A DESPERATE Qld strawberry industry is calling for “calm and common sense” amid the finding of needles in strawberries across the country.
In a special address this afternoon, Qld horticulture body, Growcom, labelled some of the media reporting as “overblown” and feeding a nationwide scare.
Queensland Strawberry industry officer, Jennifer Rowling, said while the industry was absolutely committed to consumer safety, mishandling of the issue by some authoritative spokespeople, coupled with high profile and sometimes hysterical media, had damaged the industry and cost growers millions of dollars.
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“Fundamentally we are looking at a very small number of cases of actual tampering related to just three brands; all other reported cases have either been copycats or unsubstantiated claims,” Ms Rowling said.
"This issue has attracted attention as far away as Russia and the UK, and as a result a number of our trade partners have either already blocked Australian strawberry imports or are talking about doing so.
"It should be acknowledged that much of the damaging commentary did not come from Qld and we call on other state agencies to commit to supporting the industry and closely examine their own crisis communication processes.
"To put this issue in context, the industry produces around 800,000 punnets per day and, apart from the original incident ten days ago where a consumer sought medical assistance, needles have been confirmed in only a small number of punnets, resulting in instructions by Queensland Health to withdraw three brands from sale.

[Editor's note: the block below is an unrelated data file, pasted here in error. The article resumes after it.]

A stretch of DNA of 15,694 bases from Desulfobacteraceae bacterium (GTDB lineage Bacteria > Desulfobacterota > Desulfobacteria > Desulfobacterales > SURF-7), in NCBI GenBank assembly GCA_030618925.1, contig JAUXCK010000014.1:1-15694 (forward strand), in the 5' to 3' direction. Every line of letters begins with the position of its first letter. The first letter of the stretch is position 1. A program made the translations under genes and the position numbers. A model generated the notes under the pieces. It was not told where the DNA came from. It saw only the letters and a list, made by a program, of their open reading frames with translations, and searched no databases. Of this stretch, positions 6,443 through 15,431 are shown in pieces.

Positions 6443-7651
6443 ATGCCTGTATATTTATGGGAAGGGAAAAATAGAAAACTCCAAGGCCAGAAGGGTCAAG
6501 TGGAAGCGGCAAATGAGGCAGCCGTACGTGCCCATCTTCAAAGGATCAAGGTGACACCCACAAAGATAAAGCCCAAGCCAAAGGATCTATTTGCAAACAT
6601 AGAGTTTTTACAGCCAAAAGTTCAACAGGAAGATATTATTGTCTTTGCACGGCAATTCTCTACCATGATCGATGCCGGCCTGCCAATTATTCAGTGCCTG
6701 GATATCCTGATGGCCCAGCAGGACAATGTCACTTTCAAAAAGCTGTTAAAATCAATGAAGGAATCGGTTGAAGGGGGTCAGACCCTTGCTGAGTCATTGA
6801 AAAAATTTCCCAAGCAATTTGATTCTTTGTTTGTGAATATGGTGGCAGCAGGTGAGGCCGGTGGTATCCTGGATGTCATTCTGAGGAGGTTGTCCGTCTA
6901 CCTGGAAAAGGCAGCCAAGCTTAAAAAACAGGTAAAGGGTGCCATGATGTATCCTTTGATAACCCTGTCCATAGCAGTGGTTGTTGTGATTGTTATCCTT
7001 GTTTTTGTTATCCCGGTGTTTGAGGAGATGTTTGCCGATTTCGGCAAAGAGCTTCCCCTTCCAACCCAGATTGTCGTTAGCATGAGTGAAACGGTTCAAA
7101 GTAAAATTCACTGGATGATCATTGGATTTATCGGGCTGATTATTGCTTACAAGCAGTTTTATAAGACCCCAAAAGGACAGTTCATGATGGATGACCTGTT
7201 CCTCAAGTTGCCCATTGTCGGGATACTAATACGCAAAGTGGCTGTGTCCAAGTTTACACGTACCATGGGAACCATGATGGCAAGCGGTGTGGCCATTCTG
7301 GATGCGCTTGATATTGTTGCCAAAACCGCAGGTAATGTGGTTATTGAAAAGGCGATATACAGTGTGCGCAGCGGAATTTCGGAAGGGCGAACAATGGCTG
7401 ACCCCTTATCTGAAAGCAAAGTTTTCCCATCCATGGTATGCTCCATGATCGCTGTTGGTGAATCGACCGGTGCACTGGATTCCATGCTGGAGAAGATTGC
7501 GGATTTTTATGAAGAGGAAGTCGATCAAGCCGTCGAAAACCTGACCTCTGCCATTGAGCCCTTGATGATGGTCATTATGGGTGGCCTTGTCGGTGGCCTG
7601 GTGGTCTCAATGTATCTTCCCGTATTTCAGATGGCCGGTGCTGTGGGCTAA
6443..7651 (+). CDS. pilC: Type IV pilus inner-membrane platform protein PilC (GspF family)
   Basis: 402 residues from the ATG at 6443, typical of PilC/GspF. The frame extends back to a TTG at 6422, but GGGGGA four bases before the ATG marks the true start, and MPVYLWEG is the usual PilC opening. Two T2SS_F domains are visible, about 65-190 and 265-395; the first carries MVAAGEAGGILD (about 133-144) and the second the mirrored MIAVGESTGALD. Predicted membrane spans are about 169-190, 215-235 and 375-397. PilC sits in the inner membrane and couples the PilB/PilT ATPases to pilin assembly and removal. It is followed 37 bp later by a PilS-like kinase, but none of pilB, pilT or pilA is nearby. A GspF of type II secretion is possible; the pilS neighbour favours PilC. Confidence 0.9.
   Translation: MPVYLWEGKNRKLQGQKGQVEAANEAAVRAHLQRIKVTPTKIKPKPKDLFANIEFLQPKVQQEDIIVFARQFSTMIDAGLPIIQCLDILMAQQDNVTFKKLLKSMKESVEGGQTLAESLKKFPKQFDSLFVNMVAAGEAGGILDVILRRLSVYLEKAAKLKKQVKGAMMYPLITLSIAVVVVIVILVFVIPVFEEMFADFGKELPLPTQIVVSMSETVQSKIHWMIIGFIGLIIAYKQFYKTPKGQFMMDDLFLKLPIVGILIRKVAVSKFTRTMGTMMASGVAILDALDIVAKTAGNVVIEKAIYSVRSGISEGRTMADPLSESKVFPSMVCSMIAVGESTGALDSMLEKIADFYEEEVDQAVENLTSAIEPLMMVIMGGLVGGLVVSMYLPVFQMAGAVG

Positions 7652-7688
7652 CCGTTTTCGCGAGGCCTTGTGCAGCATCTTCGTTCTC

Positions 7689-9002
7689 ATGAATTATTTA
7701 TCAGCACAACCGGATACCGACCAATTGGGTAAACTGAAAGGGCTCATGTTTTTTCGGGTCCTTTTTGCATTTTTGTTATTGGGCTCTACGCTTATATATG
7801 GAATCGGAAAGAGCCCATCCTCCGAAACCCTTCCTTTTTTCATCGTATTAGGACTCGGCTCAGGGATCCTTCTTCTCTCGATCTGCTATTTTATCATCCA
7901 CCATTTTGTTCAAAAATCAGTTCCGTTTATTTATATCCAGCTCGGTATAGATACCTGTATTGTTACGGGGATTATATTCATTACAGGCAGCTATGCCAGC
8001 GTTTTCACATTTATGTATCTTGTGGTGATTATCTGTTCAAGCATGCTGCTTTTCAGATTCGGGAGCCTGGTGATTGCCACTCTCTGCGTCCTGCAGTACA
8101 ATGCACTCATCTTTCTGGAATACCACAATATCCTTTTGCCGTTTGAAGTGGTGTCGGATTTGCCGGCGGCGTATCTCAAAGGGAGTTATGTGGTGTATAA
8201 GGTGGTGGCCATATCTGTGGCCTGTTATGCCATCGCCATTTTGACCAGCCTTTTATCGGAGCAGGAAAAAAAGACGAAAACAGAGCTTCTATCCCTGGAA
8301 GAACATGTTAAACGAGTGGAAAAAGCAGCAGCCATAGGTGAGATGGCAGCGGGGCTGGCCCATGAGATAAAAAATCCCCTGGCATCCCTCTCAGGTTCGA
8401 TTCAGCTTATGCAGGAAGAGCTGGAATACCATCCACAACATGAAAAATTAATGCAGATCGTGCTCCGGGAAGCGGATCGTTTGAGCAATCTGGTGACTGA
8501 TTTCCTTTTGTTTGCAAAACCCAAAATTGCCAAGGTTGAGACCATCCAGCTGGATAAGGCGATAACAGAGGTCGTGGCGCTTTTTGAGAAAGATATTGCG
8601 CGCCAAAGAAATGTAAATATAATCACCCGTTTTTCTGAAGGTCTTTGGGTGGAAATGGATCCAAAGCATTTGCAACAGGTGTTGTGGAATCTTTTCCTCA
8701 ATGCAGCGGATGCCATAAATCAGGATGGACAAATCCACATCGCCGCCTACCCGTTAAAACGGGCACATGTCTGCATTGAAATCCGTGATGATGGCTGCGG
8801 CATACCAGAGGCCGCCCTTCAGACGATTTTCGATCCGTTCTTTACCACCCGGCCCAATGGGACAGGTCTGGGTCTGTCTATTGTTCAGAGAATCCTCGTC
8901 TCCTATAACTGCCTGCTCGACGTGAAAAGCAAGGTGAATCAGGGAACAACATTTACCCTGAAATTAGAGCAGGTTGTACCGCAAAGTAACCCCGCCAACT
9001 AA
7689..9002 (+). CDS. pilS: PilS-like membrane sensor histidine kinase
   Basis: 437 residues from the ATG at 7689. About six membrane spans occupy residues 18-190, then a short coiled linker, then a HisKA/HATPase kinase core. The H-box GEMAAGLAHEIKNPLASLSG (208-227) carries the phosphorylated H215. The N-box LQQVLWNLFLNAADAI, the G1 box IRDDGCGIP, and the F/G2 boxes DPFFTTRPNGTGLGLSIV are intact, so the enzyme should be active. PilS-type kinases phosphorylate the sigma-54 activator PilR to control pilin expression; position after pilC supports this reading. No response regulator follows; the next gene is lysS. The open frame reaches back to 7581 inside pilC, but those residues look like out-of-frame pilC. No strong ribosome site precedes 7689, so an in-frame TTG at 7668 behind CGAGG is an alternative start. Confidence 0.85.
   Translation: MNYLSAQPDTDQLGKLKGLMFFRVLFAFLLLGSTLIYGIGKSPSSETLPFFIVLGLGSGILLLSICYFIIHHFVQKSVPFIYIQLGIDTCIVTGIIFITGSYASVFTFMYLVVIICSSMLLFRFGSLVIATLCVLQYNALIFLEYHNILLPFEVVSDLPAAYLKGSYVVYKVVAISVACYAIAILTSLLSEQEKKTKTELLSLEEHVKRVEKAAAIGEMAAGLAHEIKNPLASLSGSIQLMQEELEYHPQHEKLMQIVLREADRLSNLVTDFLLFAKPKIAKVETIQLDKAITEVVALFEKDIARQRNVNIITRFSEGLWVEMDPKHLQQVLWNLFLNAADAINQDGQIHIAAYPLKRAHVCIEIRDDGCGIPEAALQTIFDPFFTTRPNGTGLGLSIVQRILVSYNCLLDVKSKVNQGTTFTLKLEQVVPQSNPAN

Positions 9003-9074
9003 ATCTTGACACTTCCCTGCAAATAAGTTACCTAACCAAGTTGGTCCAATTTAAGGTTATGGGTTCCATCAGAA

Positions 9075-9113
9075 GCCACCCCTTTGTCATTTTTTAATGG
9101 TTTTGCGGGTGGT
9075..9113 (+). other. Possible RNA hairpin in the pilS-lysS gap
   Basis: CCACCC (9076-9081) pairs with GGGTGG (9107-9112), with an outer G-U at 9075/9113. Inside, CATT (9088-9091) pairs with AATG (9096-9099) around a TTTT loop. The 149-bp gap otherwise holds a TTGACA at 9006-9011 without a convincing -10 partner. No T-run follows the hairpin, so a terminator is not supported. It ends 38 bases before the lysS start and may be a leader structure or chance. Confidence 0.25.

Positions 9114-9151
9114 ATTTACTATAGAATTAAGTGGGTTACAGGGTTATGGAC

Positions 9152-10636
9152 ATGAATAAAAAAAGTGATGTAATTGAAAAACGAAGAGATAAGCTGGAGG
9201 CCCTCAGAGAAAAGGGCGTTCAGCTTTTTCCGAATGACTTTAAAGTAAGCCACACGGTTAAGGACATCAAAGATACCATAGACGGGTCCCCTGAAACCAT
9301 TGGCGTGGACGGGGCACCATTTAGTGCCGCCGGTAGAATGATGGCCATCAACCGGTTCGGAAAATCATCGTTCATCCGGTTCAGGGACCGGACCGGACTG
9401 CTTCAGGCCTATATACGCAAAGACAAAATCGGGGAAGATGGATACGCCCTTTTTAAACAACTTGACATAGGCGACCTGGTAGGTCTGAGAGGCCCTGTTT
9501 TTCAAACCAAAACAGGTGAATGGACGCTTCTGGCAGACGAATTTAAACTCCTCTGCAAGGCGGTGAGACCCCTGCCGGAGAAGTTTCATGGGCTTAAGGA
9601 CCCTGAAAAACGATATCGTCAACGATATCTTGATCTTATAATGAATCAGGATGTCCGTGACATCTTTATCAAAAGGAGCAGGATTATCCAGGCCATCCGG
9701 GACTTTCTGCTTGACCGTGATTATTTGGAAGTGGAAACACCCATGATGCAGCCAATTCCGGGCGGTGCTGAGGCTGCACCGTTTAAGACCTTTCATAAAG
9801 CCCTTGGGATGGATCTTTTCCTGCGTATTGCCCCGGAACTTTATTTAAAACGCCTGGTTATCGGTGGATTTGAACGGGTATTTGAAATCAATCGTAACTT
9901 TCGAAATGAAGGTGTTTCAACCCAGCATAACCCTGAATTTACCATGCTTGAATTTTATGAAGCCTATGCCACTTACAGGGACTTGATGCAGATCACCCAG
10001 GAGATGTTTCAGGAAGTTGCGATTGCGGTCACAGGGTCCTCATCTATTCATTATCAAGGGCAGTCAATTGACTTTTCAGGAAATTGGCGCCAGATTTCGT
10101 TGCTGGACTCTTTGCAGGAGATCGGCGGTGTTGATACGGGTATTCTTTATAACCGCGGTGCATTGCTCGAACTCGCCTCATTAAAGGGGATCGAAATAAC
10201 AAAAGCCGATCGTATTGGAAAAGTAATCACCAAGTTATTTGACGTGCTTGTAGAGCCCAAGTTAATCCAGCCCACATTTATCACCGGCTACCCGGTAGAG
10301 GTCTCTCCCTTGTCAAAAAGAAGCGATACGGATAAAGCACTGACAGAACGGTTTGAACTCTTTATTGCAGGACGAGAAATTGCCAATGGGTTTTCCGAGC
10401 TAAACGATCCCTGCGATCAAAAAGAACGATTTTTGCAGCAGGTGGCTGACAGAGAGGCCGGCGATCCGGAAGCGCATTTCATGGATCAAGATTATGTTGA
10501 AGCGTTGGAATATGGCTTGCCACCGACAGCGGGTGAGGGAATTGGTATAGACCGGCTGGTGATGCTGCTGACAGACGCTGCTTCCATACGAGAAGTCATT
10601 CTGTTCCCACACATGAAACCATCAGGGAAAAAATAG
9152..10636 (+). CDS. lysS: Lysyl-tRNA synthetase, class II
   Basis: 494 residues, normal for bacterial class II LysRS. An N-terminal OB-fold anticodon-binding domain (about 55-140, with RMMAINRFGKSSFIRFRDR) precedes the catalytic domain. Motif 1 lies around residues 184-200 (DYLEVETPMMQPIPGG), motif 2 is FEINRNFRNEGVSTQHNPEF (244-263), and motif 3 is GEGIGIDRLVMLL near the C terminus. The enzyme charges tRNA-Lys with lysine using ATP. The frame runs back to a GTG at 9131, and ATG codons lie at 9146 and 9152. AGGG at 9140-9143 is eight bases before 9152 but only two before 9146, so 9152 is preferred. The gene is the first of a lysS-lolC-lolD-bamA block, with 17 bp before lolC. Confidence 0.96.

The poor coordination of the handling of this matter between the state authorities and overly emotional messages has effectively wiped out a significant sector of farming during peak season for what was effectively a very minor public health risk.
"The advice to cut open all strawberries prior to consumption still remains."
It comes after media reports today of a NSW woman finding a needle within a Pink Lady apple from a Woolworths store.
The Qld strawberry industry welcomes the commitment from the Qld government for a million dollars to address this issue and to improve traceability through the whole fresh food supply chain.
Individual growers have already implemented a number of safety measures to minimise the risk of tampering and are working with the rest of the supply chain including major supermarkets and independent retailers to investigate the most effective approach to providing ongoing certainty about the safety of strawberries.
Growcom chief advocate, Rachel Mackenzie, said that reported incidents with other fruit meant the issue had gone beyond strawberries and demonstrated how important working together and clear communication was to protect agricultural industries both here and internationally.
"The poor coordination of the handling of this matter between the state authorities and overly emotional messages has effectively wiped out a significant sector of farming during peak season for what was effectively a very minor public health risk," Ms Mackenzie said.
"We cannot let this happen again and we will be working with all levels of government across jurisdictions to ensure that systems and processes are put in place to not only best manage risk to the public, but reduce unnecessary threats to the livelihood of farmers and their families."